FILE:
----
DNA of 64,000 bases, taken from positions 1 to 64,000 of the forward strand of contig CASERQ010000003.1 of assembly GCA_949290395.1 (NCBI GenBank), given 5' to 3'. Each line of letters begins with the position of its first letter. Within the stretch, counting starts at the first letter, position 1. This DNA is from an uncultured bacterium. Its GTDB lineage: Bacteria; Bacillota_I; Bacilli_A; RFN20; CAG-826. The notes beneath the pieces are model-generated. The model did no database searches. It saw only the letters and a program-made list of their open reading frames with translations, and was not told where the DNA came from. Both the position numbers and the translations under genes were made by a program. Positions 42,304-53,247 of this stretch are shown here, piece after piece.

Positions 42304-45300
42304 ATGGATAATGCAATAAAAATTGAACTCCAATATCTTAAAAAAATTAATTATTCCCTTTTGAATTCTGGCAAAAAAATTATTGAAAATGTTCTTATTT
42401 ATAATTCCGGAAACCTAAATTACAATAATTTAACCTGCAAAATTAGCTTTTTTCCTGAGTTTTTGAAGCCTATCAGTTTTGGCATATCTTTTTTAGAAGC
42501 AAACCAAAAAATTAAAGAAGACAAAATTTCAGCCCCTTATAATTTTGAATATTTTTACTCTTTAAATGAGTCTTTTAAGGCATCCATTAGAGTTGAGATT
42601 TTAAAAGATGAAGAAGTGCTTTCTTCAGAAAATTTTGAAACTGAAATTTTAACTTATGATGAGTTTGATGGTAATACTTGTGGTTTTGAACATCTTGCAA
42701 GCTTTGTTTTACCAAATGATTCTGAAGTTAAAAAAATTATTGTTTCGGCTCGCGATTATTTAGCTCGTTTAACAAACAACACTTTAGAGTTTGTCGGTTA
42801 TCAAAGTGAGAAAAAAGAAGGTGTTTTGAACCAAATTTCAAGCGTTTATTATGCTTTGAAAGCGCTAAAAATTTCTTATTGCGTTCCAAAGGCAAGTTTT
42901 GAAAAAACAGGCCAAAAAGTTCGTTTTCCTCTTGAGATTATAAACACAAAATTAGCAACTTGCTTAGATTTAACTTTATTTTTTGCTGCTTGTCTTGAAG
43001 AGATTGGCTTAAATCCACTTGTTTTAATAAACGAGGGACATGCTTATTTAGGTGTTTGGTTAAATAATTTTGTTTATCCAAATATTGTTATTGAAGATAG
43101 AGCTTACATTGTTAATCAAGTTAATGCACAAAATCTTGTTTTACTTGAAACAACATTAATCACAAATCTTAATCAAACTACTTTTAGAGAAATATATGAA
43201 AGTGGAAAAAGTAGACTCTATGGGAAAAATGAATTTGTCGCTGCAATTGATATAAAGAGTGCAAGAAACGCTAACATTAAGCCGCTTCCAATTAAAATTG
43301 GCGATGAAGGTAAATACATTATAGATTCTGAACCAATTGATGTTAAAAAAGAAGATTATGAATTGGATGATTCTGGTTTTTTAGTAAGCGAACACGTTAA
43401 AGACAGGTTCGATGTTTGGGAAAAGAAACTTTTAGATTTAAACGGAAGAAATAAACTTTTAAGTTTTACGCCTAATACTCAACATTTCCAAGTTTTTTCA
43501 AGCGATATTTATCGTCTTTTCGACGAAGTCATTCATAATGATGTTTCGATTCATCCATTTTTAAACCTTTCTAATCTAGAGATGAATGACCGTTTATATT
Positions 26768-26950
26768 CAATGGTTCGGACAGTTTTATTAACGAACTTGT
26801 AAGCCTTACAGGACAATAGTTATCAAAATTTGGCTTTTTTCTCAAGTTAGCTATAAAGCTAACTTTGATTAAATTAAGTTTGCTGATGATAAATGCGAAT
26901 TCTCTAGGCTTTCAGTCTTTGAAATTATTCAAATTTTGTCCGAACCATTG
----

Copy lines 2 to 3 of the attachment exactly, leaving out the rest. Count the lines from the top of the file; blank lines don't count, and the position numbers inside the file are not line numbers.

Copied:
Positions 42304-45300
42304 ATGGATAATGCAATAAAAATTGAACTCCAATATCTTAAAAAAATTAATTATTCCCTTTTGAATTCTGGCAAAAAAATTATTGAAAATGTTCTTATTT